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Washington State University
Donna M. Campbell Courses & Resources

English 512: Introduction to Graduate Study (Fall 2020)

English 512, Introduction to Graduate Study
Fall 2020
Thursdays 1:30-2:20 via Zoom

1 Credit

Dr. Donna Campbell

Zoom link for class is in Blackboard:

Office Hours: Wednesdays 2-3; Thursdays (before our class) 12:30-1:30; and by appointment.

About the Course

English 512 is a practical introduction to the materials and methods of graduate study in English. It includes the following topics:


  • Introduction to research methods, ethics, and issues (such as seeking IRB approval)
  • Campus centers (CDSC, etc.) and their resources
  • Reference management tools (Mendeley, Zotero, Endnote) and their uses
  • Reading scholarly articles (arguments, contexts, theories)
  • Writing seminar papers: finding your voice, making a persuasive argument, literature reviews, and so on
  • Writing for the profession: calls for papers, conference proposals, brief biographies, and other materials
  • Job market preparation: how to assess your goals, read a job ad, create a curriculum vitae (cv), and write a cover letter for academic and broader forms of employment
  • Conversations with and presentations by faculty through the colloquium series and through faculty visits to the class


All readings are in Blackboard (Perusall). Selections are from the following books:

Rogers, Katina L. Putting the Humanities PhD to Work. Duke U P, 2020.

Semenza, Gregory Colón. Graduate Study in the 21st Century: How to Build an Academic Career in the Humanities. Palgrave Macmillan, 2005.


Date Topic Assignments
1 8/27 Introduction
2 9/3 Charting your Path:

·      Go over degree plans in class

·      Read Rodgers, Introduction

·      Post to Blackboard: 500 words on your ideal and alternate career paths (vision statement)

3 9/10 ·      Research methods and resources I: MLA, CompPile, listservs, etc.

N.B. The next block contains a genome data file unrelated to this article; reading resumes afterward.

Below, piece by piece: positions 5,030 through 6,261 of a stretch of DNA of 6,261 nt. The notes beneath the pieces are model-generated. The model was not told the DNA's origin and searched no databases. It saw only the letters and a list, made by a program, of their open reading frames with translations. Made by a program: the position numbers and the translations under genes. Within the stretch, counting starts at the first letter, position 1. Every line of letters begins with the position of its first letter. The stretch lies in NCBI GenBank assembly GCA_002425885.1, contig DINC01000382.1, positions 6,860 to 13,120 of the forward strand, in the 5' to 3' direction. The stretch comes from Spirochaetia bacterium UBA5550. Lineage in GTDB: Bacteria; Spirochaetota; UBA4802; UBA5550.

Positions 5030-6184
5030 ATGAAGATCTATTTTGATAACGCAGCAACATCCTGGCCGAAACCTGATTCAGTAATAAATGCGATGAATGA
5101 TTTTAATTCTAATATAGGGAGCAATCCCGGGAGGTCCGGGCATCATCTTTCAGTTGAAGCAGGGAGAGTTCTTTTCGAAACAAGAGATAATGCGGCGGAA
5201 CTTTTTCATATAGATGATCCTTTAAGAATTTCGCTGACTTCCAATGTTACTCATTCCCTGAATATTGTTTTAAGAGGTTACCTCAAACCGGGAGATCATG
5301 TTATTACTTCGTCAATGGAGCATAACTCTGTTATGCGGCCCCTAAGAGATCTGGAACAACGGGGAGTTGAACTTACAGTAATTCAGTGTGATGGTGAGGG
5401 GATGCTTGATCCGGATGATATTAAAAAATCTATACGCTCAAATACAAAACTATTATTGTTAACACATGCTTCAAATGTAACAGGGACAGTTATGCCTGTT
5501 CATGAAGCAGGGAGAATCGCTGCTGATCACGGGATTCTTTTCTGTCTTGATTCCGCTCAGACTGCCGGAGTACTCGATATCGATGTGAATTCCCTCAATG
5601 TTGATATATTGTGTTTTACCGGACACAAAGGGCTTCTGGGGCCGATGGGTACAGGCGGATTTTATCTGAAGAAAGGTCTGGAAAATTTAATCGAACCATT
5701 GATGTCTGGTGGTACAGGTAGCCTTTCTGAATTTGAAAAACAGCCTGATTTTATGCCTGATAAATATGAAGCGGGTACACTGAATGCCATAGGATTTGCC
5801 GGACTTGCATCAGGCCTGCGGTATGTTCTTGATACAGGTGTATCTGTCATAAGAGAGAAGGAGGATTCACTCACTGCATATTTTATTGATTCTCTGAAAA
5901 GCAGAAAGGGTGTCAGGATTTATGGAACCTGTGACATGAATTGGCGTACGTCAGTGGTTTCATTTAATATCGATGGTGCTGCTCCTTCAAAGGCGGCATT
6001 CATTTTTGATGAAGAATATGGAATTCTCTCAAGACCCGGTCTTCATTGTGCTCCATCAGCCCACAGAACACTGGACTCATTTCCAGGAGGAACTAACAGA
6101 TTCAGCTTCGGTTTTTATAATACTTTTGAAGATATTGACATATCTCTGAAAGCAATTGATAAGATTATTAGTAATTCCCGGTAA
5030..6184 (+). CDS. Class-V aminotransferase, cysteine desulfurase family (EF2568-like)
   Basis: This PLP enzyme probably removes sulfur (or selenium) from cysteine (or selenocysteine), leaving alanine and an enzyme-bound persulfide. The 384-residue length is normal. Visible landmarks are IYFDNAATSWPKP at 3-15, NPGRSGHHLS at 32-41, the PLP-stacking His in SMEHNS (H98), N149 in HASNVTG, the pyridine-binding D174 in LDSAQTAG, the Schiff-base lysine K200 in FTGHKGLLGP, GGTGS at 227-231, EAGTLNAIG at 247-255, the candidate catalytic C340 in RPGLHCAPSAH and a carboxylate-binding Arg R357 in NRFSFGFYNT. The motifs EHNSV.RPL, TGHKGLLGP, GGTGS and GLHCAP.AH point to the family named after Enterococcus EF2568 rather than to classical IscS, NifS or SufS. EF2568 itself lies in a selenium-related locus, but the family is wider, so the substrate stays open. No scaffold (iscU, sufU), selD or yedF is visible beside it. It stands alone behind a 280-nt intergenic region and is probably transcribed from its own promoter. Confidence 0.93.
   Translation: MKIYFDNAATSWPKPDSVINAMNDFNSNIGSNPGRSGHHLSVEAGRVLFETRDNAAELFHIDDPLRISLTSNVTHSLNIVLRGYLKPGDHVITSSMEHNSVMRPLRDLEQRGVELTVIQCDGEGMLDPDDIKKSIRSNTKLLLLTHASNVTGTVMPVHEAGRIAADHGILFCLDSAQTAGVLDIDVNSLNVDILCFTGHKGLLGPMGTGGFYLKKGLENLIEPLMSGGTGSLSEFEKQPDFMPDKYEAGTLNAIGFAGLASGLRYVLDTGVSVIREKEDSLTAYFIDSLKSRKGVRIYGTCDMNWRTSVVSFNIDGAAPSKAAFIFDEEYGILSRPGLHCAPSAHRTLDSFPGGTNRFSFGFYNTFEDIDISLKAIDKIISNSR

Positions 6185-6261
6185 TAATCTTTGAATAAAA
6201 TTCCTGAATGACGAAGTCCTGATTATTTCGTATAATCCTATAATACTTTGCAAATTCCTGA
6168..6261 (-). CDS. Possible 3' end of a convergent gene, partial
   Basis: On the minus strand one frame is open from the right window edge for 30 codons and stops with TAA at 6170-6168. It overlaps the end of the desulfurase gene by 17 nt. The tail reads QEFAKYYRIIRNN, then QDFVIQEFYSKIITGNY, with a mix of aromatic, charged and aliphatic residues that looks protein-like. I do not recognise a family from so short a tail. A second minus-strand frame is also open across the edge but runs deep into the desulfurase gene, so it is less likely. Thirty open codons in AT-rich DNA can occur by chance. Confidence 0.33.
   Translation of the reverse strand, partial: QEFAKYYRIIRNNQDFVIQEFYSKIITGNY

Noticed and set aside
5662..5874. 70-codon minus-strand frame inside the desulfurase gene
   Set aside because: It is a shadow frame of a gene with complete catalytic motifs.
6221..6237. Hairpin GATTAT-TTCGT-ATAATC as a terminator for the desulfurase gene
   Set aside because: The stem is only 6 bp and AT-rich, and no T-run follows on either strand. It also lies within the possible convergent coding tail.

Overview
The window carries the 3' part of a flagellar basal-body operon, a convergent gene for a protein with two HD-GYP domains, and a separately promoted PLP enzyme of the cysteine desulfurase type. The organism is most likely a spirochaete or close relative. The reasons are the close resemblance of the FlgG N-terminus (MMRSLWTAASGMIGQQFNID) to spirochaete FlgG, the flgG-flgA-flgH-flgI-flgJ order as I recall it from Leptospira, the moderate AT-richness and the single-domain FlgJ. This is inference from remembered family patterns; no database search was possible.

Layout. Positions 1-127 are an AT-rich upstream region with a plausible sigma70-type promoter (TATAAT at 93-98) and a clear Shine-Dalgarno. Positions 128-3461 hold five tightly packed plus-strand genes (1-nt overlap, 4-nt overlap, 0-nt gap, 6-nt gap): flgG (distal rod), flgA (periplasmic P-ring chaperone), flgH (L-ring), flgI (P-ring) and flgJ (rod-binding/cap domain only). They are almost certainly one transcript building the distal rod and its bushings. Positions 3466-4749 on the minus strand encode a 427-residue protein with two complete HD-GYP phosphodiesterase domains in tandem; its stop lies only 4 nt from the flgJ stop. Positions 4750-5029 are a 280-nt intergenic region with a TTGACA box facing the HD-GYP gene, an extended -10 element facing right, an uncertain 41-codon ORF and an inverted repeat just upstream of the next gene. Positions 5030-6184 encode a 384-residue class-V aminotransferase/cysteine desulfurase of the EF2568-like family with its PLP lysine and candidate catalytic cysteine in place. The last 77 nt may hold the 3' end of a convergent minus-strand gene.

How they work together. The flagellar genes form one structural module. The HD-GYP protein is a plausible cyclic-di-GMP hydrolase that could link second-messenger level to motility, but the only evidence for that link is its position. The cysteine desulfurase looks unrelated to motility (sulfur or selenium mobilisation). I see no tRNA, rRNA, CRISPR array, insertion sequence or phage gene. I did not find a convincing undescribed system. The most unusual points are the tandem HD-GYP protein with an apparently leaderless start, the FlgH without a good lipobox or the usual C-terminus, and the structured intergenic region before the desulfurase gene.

·      Common research databases.

4 9/17 ·      Reference management tools: Endnote, Zotero, Mendeley
5 9/24 ·      Project and time management, productivity, and writing processes
6 10/1 ·      Reading scholarly articles (arguments, contexts, theories)  Bring an article to class for analysis
7 10/8 ·      Research Methods II: IRB approval

Guest: Johanna Phelps

8 10/15 ·      Writing seminar papers I: finding your voice, making a persuasive argument, literature reviews, and so on  Semenza, Chapter 5, “Writing the Seminar Paper”
10 10/22 Conferences

·      Reading and writing calls for papers, brief bios, putting together and submitting panels, and other materials

·      Conference etiquette: introducing yourself, asking questions, networking, tweeting, followup, meetings with publishers

·      Travel funding

 Find a CFP in your discipline or bring an abstract to share
11 10/29 ·      Writing for publication: abstracts and journal submission. Semenza, Chapter 10, “Publishing”
12 11/5 ·      Public engagement (L.A.Review of Books, Avidly, Lithub) and social media (Twitter)

·      Connecting with those in your field when you can’t travel


13 11/12 Employment materials:

·      Where to find position listings and job ads

·      Applying for postdocs and other positions

·      Responding to job ads, drafting your CV, and writing your personal statement and/or cover letter

Rodgers, Chapter 5, “Putting your PhD to Work”
14 11/19 ·      Workshop on employment materials

·      Guest: Prof. Patty Wilde, WSU-TriCities

 Bring your CV and cover letter to class, along with a job ad

Bring revised or updated version of your original vision statement

15 11/26 Thanksgiving Break
16 12/3 Sharing of final materials  Bring your vision statement
17 12/10 Optional Individual Conferences


Requirements and Assignments


This class is graded on a contract system, according to the number of items completed.


A         =          Completed CV and cover letter

Attend at least one colloquium or online scholarly presentation beyond this class

Attend at least 11 of the 14 class sessions

Complete all the reading and writing assignments


A-        =          Completed CV and cover letter